Chez Carrère was the “In” place — Eleanor Roosevelt dined there, Robert Capa drank at the bar, Edith Piaf was a regular along with Charles Aznavour, Bing Crosby, Noel Coward. Stafford chronicled their world, shooting unposed portraits in moments of casual relaxation.
Capa suggested working for his Magnum Agency co-founder “Chim” Seymour, a chance she turned down. They were war photographers. It was a risk too far. So instead, she turned to fashion shoots. Within a few years, Capa and Chim were dead.
Another serendipitous encounter led her to Henri Cartier-Bresson. On a ferry to England, she struck up a friendship with the Indian writer Mulk Raj Anand, famous for portraying the lives of India’s poor. Anand introduced her to Cartier-Bresson, who helped her develop her distinctive photographic style – deceptively casual, psychologically revealing.
In Paris, she filmed slum kids playing in the street and brought fashion photography out of the studio. A shoot in Montmartre captured an urchin in ragged dress perched moodily on a railing, pointedly ignoring the sophisticated model posing nearby. A fashion editor for the Figaro newspaper dismissed Stafford as a ‘reverse snob’ but her pictures sold.
Six months pregnant with her daughter Lina, she reported from Tunisia in 1958 on the plight of refugees fleeing the Algerian war. Cartier-Bresson helped her pitch to London newspapers. The Observer fronted two of her photos, including one of a mother and child, painfully echoing Lange’s 1930s Dust Bowl migrants.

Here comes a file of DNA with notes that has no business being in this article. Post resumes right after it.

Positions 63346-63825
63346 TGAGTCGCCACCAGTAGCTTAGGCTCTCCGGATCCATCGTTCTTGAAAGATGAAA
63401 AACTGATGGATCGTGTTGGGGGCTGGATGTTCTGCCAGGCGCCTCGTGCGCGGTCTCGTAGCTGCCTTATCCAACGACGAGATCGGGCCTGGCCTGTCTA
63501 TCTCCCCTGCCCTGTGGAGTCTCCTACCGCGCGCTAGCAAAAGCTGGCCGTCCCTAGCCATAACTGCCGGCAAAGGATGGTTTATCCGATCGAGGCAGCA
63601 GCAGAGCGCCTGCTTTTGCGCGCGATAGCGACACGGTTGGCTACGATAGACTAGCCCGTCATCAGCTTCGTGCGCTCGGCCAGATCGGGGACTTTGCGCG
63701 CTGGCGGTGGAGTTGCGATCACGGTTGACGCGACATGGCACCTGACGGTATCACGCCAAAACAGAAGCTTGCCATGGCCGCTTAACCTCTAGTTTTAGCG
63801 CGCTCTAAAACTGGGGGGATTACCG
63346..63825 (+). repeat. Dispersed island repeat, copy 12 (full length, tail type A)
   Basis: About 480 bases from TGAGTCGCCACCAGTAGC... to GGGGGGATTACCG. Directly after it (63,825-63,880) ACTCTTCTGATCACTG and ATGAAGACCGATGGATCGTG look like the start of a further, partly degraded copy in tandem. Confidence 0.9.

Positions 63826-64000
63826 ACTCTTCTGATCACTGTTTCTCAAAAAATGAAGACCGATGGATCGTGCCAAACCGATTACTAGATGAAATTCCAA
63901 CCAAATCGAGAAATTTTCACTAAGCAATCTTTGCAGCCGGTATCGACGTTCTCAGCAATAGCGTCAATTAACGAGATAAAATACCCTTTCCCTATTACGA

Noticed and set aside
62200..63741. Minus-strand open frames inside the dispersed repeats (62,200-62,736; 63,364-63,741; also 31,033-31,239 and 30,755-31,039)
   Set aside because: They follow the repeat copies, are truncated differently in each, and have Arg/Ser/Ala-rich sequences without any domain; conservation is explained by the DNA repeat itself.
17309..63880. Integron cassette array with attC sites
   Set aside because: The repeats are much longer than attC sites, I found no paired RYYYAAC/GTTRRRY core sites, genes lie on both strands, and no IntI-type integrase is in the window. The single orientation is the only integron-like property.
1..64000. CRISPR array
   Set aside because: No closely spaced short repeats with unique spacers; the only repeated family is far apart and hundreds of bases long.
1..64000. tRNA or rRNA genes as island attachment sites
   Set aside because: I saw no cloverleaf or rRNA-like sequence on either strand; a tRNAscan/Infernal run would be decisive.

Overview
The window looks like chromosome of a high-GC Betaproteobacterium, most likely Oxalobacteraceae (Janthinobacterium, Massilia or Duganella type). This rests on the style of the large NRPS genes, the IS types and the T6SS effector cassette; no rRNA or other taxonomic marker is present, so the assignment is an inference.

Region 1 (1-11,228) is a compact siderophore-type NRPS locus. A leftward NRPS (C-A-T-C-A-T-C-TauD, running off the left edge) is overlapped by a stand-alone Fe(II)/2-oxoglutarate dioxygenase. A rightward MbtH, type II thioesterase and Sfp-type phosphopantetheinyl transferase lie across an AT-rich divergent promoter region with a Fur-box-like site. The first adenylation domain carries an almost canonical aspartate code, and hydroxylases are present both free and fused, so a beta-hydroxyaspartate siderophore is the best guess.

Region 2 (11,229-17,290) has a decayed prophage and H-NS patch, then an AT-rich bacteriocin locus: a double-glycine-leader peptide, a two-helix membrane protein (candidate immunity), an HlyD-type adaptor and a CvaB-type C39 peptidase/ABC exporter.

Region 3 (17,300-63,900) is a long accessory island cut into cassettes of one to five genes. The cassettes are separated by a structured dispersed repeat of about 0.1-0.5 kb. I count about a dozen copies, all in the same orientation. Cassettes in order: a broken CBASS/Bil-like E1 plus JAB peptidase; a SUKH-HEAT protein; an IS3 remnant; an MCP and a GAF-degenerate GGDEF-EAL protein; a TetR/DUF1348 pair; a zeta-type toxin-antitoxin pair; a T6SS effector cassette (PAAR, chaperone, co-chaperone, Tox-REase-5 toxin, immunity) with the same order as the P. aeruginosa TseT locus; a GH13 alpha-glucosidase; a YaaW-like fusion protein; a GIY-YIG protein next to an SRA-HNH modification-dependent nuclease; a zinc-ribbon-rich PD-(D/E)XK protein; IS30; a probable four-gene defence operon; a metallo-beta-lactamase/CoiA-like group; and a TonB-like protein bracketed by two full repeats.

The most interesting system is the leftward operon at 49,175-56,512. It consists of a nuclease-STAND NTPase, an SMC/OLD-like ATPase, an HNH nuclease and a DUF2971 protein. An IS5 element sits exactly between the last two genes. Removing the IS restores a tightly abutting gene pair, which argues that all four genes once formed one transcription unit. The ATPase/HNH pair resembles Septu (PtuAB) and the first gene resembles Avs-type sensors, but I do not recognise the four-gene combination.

Over the next two decades, she lived and photographed in Rome, Beirut, New York and London, initially with, and then without, her first husband, the British journalist Robin Stafford. In London, she co-founded her own agency with the French photographer Michel Arnaud covering the international fashion show circuit. It was hard work, but it gave her a living and the time and money for personal projects, notably in India.
Armed with introductions from Anand, she carried out multiple reporting missions in India, photographing rural communities, agricultural modernisation projects, Bengali rape victims and street children, the mediaeval temple ruins of Hampi, and above all, in 1972, a close-up study of the private and political life of Indira Gandhi, India’s first and only woman prime minister.
She wanted to show up injustice and tell neglected stories. “Photography, when used honestly, is a witness, a powerful record of human experience,” she said. Still, by the 1980s, she’d had enough. She had funding for a video project on children’s stories from immigrant communities in Britain but no buyer.
“I decided there was nothing more in the creative area for me, so I went my merry way and got on with life,” she said. “Photographers don’t grow old; they just grow out of focus.” Or perhaps not. Together with Emett, she set up 2017 the Marilyn Stafford FotoReportage Award. Supported by Nikon, it offers a £2,000 annual grant for women documentary photographers working anywhere in the world on uplifting social, environmental, economic or cultural projects.
Applications for this year’s award open on 8 March 2022